As Cancer.net explains, genetic testing helps for people to estimate their chances of developing cancer in their lifetimes. “It does this by searching for specific changes in your genes, chromosomes, or proteins,” explains the website, “These changes are called mutations.”
There are genetic tests for many different types of cancer. They include breast, ovarian, colon, thyroid, prostate, pancreatic, kidney and stomach cancer. Genetic testing is also available for melanoma and sarcoma. It may help predict the risk of a particular disease, discover if a person has genes that may pass increased cancer risk to his/her children and provide information about how to guide health care.
Genetic testing has also been manipulated for financial gain.
As reported by the Middle District of Tennessee branch of the United States Department of Justice this week, 53 year-old Fadel Alshalabi faces fraud charges. The owner and Chief Executive Officer of Spring Hill, Tennessee-based Crestar Labs, LLC, (Crestar) was charged with aiding and abetting and violation of the anti-kickback statute. It was for his role in orchestrating a fraudulent Medicare billing scheme relating to genetic testing in cancer patients.
According to the criminal complaint, Alshalabi began his fraudulent scheme in 2016. As the owner of Crestar, he engaged in a scheme to pay out illegal health care kickbacks. They were in exchange for the solicitation of genetic tests from Medicare beneficiaries. Alshalabi didn’t just use his Spring Hill lab to perpetrate his scheme. He also owned and utilized Karemore Labs in Baltimore, Maryland as well as Martis Labs and CrestarDX in Dallas, Texas.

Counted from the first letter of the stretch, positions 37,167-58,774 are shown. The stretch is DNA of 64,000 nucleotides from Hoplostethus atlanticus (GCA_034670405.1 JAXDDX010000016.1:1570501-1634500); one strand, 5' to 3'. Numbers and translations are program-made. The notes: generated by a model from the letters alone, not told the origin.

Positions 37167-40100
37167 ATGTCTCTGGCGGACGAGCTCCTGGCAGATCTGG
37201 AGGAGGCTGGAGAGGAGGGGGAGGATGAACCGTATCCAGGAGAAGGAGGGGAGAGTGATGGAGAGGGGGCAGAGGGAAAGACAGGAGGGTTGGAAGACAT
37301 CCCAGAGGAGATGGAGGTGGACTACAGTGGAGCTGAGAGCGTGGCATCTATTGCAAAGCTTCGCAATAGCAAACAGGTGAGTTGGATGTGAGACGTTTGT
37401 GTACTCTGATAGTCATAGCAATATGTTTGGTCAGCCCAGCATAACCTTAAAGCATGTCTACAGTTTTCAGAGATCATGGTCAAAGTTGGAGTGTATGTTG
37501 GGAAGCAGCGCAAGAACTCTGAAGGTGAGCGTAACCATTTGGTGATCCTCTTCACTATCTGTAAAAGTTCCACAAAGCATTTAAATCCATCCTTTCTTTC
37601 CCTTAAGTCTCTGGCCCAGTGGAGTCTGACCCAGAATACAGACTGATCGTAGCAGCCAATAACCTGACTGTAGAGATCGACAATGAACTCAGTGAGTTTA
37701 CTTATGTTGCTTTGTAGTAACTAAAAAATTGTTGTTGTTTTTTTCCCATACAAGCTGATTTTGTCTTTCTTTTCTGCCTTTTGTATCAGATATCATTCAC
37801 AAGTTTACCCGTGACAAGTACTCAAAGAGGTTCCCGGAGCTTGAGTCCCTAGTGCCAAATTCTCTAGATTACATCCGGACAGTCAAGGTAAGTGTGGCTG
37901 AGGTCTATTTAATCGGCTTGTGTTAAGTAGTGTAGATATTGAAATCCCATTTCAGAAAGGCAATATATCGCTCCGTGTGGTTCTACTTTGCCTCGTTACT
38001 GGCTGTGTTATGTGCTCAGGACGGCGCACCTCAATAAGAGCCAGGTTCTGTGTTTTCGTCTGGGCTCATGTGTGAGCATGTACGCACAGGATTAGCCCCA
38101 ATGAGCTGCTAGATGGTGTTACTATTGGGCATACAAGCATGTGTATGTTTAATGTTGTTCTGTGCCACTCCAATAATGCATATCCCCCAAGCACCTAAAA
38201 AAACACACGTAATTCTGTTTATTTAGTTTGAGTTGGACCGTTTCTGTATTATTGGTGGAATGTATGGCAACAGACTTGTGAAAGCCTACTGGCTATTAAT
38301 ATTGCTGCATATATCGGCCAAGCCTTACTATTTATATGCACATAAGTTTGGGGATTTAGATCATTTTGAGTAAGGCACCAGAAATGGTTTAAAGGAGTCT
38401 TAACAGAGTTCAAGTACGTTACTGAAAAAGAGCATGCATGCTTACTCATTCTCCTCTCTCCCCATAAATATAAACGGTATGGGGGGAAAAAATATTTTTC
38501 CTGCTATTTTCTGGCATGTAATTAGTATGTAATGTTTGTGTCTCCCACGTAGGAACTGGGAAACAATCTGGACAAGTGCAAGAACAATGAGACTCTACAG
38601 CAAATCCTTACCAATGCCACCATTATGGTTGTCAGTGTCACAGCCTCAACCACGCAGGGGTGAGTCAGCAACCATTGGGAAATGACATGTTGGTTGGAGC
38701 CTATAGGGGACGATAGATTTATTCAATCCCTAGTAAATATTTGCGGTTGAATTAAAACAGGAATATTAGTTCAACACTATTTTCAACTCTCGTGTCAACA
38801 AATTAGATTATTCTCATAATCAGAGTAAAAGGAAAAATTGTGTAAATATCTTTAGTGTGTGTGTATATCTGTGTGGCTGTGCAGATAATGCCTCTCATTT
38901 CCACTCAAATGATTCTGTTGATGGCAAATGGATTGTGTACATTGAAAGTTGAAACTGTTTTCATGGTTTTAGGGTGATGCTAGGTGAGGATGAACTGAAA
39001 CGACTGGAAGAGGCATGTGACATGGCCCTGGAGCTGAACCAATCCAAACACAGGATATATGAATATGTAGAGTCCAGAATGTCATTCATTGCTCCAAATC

Alshalabi was arrested by federal agents this past Sunday evening.
The arrest took place in Chicago. Alshalabi was to return to the Middle District of Tennessee to face the charges. It is alleged that he “contracted with marketing companies to target and recruit elderly patients who were federal health care program beneficiaries in order to obtain their genetic material for conducting genetic tests,” reports the DoJ.
As part of the scheme, marketers, who were not health care professionals, obtained swabs from the mouths of patients at nursing homes and senior health fairs, among other places. The tests were then approved by telemedicine doctors who didn’t even engage in the treatment of the patients. In fact, many times they didn’t even speak with the patients for whom they ordered tests.
Most patients and their treating physicians never even received the results of the tests.
“Alshalabi paid illegal kickbacks and bribes in exchange for the doctor’s orders and tests, without regard to any medical necessity,” the DoJ details, “During the period of late 2017 to present, Crestar billed Medicare approximately $86 million for genetic testing and was paid almost $14 million for those claims. If convicted, Alshalabi faces up to 10 years in prison.”
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